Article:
Remco de Blaaij: And the seed for that was planted perhaps in the 1970s?
Judy Millar: When I was at art school in the very late 70s, early 80s, we used to hang around waiting for Artforum to drop. We desperately wanted to know what was going on in the wider world. Artists who were my contemporaries, like Julian Daspher and Mary-Louise Brown, they were thinking about the same things, we wanted to embrace being part of a bigger situation.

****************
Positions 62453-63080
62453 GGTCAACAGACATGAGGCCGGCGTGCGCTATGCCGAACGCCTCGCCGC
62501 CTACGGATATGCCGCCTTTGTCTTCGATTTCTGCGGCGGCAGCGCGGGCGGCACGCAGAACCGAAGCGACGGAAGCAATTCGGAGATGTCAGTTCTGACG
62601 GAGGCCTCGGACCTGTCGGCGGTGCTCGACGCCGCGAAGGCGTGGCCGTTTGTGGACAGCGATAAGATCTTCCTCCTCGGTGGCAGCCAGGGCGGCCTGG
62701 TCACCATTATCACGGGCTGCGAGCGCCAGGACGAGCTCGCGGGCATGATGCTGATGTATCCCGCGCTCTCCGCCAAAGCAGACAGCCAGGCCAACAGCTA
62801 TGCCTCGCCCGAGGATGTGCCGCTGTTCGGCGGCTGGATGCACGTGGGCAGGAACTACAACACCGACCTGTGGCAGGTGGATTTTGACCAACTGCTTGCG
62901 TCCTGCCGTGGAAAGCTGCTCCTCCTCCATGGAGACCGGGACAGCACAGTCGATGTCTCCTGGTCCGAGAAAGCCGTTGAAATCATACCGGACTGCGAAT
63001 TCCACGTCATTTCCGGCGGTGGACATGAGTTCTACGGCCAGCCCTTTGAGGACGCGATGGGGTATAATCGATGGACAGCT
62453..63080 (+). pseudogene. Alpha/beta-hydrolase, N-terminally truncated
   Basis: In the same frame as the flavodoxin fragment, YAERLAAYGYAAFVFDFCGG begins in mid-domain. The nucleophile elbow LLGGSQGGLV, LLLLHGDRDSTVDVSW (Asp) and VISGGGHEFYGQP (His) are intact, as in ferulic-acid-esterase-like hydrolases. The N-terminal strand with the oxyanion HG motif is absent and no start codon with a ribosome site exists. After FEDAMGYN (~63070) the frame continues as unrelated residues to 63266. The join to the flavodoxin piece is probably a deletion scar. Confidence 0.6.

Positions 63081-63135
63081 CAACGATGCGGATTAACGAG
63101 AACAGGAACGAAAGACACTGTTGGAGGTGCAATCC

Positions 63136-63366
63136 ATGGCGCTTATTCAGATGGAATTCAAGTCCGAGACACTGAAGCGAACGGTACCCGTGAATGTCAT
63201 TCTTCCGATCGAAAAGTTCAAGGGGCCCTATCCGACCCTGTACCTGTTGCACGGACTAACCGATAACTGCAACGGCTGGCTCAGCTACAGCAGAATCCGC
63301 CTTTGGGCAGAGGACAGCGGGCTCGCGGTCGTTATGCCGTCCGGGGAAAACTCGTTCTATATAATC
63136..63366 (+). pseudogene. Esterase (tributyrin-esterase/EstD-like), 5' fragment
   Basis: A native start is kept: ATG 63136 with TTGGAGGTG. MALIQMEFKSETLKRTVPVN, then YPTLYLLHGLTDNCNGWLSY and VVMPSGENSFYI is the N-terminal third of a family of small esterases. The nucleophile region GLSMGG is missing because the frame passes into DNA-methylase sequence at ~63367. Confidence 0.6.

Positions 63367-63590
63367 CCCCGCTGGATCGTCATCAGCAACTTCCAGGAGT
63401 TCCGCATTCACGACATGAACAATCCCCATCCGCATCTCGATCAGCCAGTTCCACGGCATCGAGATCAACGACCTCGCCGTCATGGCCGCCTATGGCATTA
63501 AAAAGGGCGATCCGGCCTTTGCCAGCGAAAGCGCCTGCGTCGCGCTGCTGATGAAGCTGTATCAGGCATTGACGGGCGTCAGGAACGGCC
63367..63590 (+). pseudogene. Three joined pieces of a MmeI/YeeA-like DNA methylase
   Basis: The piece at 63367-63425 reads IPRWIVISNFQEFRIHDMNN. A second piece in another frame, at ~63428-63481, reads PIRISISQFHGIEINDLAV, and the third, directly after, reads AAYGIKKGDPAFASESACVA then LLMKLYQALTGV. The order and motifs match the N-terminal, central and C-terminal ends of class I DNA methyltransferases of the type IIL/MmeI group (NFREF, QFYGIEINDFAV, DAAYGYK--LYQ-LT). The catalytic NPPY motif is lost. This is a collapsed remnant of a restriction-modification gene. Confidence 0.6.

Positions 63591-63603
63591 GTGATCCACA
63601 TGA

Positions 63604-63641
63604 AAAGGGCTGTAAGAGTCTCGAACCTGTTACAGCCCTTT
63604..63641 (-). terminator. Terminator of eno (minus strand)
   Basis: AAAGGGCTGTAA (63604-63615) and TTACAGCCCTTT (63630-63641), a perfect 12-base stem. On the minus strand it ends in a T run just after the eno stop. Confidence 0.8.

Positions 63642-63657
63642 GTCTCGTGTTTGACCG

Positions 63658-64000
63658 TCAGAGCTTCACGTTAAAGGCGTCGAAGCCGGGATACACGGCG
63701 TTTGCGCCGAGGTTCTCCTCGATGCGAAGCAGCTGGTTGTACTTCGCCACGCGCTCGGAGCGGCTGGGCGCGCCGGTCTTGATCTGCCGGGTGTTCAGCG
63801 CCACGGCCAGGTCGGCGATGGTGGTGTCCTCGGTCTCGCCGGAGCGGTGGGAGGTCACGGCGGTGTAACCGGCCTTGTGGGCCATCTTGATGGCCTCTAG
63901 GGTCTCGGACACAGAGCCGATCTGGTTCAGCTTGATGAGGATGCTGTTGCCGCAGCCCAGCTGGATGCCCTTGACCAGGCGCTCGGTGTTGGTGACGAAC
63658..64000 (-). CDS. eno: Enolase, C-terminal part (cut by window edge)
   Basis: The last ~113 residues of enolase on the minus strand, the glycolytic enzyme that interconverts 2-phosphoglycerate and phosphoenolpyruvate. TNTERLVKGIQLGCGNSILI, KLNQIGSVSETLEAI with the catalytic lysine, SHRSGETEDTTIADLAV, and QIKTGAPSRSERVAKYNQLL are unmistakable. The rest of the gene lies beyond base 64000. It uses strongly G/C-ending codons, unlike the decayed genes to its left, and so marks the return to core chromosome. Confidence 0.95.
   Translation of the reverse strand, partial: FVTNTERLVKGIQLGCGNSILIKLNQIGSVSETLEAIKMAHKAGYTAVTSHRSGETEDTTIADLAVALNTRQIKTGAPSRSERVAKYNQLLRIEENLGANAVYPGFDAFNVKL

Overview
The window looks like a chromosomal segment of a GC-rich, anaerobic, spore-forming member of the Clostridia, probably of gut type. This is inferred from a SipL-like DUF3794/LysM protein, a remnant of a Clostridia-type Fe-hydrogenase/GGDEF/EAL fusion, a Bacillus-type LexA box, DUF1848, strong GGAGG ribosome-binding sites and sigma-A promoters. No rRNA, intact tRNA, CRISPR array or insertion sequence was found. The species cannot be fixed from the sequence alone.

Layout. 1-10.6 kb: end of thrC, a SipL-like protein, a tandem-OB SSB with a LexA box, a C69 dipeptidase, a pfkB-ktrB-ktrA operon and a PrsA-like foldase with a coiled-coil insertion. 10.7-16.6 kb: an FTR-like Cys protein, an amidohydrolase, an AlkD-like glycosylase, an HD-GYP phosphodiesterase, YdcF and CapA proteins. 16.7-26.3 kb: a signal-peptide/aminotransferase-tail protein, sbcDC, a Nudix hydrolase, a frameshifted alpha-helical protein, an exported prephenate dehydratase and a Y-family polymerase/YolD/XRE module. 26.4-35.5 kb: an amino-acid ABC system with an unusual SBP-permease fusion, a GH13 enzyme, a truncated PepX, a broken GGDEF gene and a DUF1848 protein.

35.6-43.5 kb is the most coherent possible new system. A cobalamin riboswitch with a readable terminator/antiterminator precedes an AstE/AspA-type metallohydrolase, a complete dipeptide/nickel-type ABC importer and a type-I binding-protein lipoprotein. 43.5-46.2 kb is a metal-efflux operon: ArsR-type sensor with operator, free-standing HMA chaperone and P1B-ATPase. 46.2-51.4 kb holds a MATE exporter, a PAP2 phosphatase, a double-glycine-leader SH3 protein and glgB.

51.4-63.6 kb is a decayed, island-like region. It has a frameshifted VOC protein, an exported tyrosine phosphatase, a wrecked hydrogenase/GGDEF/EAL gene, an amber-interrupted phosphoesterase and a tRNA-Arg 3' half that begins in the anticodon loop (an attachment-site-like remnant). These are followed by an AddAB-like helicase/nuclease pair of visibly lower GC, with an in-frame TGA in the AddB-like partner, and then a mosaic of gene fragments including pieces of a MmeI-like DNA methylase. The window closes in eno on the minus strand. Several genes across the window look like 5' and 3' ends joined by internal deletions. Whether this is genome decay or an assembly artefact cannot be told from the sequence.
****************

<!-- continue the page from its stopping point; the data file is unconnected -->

Artspace as an institution had to eventually deal with this too. Having started off as basically an artist run space that built a programme from local artists putting forward proposals it eventually changed into a curatorially led programme showcasing the work of many artists from around the globe. When Robert Leonard became Director in the mid 1990’s, Artspace moved to this completely different model. And that was an interesting chapter, because I suppose Artspace suddenly became a ‘grown up institution’ – in no longer working from proposals it gained a clear curatorial direction. It was a very contested time, because a lot of artists thought Artspace should stay a predominantly local gallery. They saw the old proposal model as being democratic. Before the shift to a curatorial model, they at least had a chance to try and get their exhibition proposal accepted, and they were concerned that their access would go. It did to some extent. As Artspace began to show more international content local artists felt that they had been, in some ways, left out of the conversation.